We conclude the proof of Theorem 2.2 by showing the equivariance of :
Lemma 3.1.
The function is equivariant.
The detail of proof is in Appendix E. By this lemma, we conclude the proof of Theorem 2.2. We remark that the affine transformation is corresponding to in the notation (1). By a representation theoretic aspect, this is an intertwining operator between these representation spaces. This affine transformation has free parameters a priori. However, by equivariance and a representation theoretic argument, in principle, can be written by only five parameters. By a similar argument, for the other hidden layers, the affine transformation has parameters (though a priori).
4 Dimension reduction
In this section, we give the proof of Theorem 2.3.
Proposition 4.1.
Let be an equivariant map. Assume that the action on and is a union of permutations. Then, divides and , and the number of the free parameters in is equal to .
Proof.
Since and have union of permutation actions, by considering the orbit of the cordinates, we see that devides and . Let us write and . In this case, is written by sum of matrices , namely . Here, each matrix corresponds to the linear map:
where the first map is the inclusion to coordinates of and the last map is projection to coordinates of . Since these constructions are taken to be compatible with action, we see that is equivariant. If the activation functions are bijective, we are done because of the same discussion as in the proof of Lemma 3 in Zaheer et al. (2017). But in our case, we need more discussion, which is in Appendix G. ∎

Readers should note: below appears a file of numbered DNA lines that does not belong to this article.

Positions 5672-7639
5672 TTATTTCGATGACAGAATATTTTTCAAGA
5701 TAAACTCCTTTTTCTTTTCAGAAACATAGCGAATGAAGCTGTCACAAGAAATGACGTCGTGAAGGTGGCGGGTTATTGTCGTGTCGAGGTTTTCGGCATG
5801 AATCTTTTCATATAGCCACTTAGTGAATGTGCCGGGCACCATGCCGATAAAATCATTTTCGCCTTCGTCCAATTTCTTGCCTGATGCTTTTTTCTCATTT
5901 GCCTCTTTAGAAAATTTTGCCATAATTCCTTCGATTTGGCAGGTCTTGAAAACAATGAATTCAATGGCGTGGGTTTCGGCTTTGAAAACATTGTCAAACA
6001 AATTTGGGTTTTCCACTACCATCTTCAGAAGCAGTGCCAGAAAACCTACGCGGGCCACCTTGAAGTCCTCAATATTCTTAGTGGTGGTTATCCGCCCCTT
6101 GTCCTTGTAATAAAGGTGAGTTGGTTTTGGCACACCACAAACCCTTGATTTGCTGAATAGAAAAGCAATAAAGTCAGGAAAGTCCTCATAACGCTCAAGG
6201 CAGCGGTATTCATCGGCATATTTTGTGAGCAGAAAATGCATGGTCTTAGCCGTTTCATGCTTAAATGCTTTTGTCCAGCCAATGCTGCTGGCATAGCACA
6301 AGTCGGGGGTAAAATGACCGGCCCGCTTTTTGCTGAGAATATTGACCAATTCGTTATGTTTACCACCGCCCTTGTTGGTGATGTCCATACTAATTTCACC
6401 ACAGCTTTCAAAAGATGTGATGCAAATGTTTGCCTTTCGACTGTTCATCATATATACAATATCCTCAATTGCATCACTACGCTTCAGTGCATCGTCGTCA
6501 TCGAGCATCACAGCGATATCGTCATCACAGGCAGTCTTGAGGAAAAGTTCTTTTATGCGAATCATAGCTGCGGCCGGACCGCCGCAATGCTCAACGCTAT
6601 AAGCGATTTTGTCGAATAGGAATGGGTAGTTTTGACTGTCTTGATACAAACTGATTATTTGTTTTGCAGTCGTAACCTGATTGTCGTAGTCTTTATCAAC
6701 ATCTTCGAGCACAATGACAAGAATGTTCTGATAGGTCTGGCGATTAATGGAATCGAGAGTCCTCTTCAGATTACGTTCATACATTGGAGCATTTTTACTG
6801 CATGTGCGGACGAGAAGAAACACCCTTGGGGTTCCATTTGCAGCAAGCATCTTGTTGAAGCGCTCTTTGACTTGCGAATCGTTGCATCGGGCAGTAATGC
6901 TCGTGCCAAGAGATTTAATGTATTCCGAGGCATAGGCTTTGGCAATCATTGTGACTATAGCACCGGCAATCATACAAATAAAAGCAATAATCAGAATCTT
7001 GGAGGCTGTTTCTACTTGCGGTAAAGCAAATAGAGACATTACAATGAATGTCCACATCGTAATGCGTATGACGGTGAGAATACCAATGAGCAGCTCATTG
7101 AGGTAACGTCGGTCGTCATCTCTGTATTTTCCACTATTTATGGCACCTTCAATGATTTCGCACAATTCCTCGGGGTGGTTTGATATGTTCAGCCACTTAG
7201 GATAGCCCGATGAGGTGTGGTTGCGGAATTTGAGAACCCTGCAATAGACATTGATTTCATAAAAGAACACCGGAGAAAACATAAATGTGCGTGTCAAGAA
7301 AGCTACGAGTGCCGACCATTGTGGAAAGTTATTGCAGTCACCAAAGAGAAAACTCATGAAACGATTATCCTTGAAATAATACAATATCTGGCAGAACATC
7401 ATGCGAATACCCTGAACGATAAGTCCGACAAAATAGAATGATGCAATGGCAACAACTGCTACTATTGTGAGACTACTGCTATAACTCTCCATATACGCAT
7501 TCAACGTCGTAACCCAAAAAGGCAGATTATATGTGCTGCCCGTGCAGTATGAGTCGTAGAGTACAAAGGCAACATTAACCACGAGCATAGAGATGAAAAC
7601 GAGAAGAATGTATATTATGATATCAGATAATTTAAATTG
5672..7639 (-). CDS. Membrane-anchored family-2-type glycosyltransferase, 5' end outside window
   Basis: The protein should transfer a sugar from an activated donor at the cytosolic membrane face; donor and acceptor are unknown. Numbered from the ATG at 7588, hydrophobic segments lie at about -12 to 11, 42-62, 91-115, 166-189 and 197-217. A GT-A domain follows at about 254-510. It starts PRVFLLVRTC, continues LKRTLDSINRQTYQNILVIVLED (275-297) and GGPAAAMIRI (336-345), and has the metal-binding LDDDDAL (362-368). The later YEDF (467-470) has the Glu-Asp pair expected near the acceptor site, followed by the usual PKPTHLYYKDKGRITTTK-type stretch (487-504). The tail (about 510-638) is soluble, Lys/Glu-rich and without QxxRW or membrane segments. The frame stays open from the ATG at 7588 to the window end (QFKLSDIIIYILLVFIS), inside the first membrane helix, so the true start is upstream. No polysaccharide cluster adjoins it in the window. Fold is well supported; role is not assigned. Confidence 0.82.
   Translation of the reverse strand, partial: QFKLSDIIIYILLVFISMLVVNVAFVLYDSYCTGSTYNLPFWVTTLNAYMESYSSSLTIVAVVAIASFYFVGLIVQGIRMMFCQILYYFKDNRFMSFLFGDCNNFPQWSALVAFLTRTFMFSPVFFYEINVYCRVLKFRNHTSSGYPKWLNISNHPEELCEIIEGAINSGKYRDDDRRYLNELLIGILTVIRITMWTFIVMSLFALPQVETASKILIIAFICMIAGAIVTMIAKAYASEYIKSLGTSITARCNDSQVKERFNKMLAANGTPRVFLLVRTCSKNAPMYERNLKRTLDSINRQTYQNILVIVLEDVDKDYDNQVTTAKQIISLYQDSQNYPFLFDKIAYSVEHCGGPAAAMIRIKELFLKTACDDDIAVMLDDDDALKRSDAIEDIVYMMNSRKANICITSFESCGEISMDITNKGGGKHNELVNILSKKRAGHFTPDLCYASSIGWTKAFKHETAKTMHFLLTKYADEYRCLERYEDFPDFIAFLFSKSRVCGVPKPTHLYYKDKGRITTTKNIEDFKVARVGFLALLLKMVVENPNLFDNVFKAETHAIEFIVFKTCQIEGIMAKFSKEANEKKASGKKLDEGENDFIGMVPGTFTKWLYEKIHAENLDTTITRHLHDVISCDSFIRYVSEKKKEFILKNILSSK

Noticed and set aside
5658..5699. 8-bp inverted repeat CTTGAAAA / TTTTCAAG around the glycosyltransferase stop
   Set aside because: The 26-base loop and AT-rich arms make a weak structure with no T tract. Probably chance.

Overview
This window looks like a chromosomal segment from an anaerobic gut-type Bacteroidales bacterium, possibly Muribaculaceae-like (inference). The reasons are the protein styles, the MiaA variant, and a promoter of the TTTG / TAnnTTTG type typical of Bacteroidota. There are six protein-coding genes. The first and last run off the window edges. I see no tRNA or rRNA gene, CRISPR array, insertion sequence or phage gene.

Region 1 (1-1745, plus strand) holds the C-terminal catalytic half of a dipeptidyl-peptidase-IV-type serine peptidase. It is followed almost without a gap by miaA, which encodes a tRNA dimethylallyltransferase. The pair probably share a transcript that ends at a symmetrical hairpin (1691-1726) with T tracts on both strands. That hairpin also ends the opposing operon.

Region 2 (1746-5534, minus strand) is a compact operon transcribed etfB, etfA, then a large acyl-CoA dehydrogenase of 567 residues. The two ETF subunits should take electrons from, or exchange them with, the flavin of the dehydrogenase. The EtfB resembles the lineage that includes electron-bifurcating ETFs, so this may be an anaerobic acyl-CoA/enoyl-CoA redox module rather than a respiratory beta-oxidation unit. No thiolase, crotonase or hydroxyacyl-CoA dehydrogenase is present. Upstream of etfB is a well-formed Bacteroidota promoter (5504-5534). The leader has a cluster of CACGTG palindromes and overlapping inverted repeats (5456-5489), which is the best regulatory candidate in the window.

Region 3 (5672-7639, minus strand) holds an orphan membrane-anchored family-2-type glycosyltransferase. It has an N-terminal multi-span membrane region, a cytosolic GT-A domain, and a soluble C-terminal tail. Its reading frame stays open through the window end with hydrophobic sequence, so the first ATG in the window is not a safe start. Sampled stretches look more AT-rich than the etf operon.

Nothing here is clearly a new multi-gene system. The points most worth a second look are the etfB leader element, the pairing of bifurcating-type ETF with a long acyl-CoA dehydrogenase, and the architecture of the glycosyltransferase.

5 Conclusion
We introduced some invariant/equivariant models of deep neural networks which are universal approximators for invariant/equivariant functions. The universal approximation theorems in this paper and the discussion in Section 4 show that although the free parameters of our invariant/equivariant models are exponentially fewer than the ones of the usual models, the invariant/equivariant models can approximate the invariant/equivariant functions to arbitrary accuracy. Our theory also implies that there is much possibility that the group models behave as the usual models for the tasks related to groups and representation theory can be powerful tool for theory of machine learning. This must be a good perspective to develop the models in deep learning.